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Bangladeshi workers in Kurdistan against their wishes: Foreign workers find themselves living in cramped quarters in a strange land.

Byline: Qassim Khidhir

Bangladeshi workers, told by their agencies that they would be working in Turkey but secretly flown to Kurdistan, now struggle to find jobs.

Most late evenings in Erbil market in the city center, foreign workers, mostly Bangladeshis, can be seen unloading trucks full of food and other domestic materials.

The Kurdish Globe, wanting to learn more about their situations, attempted to visit a house near the market where many Bangladeshi workers live, all of whom are employed by a cleaning company in Erbil city.

Upon approaching their home, a young Arab man from Baghdad who is an employee of the cleaning company opened the door: "Seventy-six Bangladeshi workers live in this house and all of them work for the company," he said. "The company pays for the house, and they receive three meals and a shower every day."

Later, however, a Bangladeshi worker told the Globe that 200 people live in the house. He said he needed to obtain his boss's approval before any of the workers could be interviewed. Without giving any valid reasons, the boss refused when he was phoned. In fact, many companies that bring in foreign workers are refusing to speak with the press.

Not far from that house, a number of Bangladeshi workers live in an apartment; they work in shops or unload trucks at the market at night.

Abdul Rahman, 25, from Dhaka, the capital of Bangladesh, said he worked hard for a long time in his country until he saved up US$3,000; he then gave his money to an agency in Bangladesh to secure his travel to Turkey.

The agency gave Rahman a plane ticket to Dubai and told him: "First you will arrive at the Dubai airport where someone will meet you. That person will then give you a plane ticket to Turkey. Once in Turkey, you will have a job that will pay you US$400 to US$500 per month."

But when he and 20 other Bangladeshis landed at the airport after leaving Dubai, an Arab man was waiting for them at the airport and told them that they were in Kurdistan. "I did not know what Kurdistan was," said Rahman.

The Arab man took them to the apartment in which they currently reside, and told them that they would be working in a cleaning company as cleaners and that the company would pay them US$250 per month.

Another Bangladeshi worker living with Rahman who did not want to give his name told the Globe a similar story. His agency in Kurdistan told him that he would be working for a cleaning company, but he refused.

"When I rejected the work, the agency threatened to have me arrested if I left the apartment," he said.

He stayed inside the apartment for several weeks until he realized the man from the agency had lied and he would not face imprisonment. "If I knew the man had been lying to me, I would have punched him," he added.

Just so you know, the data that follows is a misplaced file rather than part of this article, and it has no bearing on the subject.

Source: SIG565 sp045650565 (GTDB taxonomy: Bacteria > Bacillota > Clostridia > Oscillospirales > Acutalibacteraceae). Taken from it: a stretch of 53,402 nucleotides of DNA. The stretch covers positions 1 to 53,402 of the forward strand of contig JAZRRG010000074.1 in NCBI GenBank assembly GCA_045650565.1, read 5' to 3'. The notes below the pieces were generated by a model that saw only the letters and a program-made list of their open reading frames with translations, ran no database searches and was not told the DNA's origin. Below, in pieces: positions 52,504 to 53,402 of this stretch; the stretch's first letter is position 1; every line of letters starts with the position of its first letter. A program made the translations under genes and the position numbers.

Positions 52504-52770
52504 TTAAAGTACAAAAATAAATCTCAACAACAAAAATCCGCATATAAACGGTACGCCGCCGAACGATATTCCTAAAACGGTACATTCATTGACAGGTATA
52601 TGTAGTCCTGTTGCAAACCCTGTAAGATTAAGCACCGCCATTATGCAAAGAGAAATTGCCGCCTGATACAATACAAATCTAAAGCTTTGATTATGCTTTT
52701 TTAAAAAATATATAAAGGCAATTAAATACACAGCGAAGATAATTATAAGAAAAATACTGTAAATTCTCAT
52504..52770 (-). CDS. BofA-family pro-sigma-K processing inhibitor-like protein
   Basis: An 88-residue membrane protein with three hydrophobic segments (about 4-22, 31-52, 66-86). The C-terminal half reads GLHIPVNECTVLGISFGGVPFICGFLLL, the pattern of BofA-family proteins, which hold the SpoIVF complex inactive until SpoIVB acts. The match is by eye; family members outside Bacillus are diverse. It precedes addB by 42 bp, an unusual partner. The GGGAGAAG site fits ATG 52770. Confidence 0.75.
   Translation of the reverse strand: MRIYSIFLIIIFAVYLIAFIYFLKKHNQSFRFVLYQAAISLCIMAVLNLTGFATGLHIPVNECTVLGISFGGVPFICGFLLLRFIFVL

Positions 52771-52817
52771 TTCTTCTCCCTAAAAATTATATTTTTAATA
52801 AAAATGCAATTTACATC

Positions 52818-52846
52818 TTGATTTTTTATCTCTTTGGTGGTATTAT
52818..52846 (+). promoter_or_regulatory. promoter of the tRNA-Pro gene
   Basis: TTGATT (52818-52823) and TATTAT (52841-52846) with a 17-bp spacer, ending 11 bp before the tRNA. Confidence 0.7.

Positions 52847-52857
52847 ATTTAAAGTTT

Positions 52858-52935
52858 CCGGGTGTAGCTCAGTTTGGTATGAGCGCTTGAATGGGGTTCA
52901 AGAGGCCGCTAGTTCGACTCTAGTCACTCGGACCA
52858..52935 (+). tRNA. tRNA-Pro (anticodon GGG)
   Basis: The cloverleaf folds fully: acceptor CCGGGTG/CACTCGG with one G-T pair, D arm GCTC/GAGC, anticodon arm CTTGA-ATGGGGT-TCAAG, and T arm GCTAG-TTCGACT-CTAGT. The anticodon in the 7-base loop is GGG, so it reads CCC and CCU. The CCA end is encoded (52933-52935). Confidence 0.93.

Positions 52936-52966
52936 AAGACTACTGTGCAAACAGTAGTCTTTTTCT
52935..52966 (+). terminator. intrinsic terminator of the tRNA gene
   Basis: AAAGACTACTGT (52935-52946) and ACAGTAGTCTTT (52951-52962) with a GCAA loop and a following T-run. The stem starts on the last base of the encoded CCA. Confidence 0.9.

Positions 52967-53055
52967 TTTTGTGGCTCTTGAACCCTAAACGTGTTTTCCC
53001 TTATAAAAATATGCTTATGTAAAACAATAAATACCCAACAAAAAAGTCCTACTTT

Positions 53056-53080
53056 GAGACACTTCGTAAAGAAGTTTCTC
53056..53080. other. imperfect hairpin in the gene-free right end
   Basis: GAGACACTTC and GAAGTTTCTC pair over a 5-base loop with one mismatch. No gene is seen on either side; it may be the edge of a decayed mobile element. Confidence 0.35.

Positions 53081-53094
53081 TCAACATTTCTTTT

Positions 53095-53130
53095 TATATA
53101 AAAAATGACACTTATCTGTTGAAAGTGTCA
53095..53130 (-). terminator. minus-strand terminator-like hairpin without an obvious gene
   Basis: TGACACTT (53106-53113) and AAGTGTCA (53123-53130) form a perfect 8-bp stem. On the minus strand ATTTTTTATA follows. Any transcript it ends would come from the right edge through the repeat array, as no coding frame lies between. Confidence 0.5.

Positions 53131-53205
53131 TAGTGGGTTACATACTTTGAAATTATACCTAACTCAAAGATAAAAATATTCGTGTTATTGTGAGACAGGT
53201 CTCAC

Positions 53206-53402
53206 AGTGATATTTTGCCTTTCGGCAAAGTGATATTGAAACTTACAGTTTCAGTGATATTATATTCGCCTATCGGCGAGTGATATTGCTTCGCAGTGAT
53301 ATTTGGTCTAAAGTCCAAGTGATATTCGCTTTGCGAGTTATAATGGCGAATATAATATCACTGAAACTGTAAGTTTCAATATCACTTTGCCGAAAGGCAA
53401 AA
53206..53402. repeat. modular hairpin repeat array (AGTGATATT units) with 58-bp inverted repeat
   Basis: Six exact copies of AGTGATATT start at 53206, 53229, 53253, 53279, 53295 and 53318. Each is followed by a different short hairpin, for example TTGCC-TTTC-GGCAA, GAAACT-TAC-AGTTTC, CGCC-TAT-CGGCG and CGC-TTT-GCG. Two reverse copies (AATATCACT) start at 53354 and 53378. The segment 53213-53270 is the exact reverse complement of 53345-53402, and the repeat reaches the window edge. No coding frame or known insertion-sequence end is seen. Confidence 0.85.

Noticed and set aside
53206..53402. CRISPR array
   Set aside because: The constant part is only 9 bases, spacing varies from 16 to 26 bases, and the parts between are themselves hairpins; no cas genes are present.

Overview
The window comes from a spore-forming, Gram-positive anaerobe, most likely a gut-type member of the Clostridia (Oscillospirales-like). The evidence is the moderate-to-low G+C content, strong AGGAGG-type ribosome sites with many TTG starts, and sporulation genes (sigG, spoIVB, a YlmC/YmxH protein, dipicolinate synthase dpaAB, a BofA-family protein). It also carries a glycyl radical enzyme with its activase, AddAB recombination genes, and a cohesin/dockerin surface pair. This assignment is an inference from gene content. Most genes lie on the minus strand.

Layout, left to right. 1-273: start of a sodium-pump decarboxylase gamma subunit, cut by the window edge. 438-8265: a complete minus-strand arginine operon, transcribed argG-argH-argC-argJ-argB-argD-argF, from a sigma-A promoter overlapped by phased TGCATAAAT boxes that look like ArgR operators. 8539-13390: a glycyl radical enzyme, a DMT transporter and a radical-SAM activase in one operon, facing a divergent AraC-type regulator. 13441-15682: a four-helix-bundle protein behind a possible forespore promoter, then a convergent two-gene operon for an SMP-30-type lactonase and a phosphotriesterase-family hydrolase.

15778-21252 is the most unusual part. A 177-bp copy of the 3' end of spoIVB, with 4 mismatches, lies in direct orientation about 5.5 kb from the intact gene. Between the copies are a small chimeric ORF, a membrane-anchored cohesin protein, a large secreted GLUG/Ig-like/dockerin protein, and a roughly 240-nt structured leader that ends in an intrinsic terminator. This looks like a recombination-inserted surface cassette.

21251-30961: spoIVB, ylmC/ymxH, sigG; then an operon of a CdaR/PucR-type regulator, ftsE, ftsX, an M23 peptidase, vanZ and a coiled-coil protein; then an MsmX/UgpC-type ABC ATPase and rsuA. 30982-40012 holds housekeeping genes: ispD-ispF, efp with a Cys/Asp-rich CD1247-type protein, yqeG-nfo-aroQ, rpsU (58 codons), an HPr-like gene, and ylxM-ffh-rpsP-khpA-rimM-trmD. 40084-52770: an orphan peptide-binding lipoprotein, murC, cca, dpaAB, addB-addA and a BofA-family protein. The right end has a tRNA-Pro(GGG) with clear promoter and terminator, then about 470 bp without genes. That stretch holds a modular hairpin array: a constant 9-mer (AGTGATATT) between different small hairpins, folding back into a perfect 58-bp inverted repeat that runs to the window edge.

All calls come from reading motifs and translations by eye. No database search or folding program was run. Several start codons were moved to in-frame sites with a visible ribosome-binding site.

Many of the Bangladeshi workers told their stories.

Four workers in particular said that when they arrived at the Dubai airport, as usual their agent told them that he was sending them to Turkey. Instead, they landed in the most dangerous capital of the worlduBaghdad. At the Baghdad airport, no one was waiting for them. People in Baghdad told them that Kurdistan Region was a safe area that housed and employed foreign workers, and by hiding inside trucks leaving Baghdad they arrived in Kurdistan Region.

Ibrahim Rahim, who is in charge of foreign workers in the Kurdistan Region Ministry of Labor and Social Affairs, said there are 17 companies in Erbil city that bring foreign workers to the region, and all of them are owned by Kurds. The workers are from Bangladesh, India, Ethiopia, and Indonesia.

Rahim said the government has informed the companies that they should return all foreign workers to their countries within six months. These companies are violating the law, he said, and are not cooperating with the government.

"After six months the government will not renew the foreign workers' permit cards and the companies will be obliged to return all workers to their countries. If they are not returned, the government will fine all the companies every month," he added. Workers who are employed as home servants can stay.

"Already the companies have returned 10 workers," Rahim told the Globe. He said there are around 2,000 foreign workers, mostly from Bangladesh, in Erbil city.

Rahim said foreign workers need to be returned mainly because they lack skills. Meanwhile, there are many local unemployed Kurds in the region.

All of the Bangladeshi workers the Globe met said they don't want to go back to their country because they spent a lot of money to get here.

"It is better to die than go back to Bangladesh, because in my country I have no job and no property. I will not go back to my country empty-handed," said one Bangladeshi worker.

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Publication:The Kurdish Globe (Erbil, Iraq)
Date:Oct 14, 2008
Words:850
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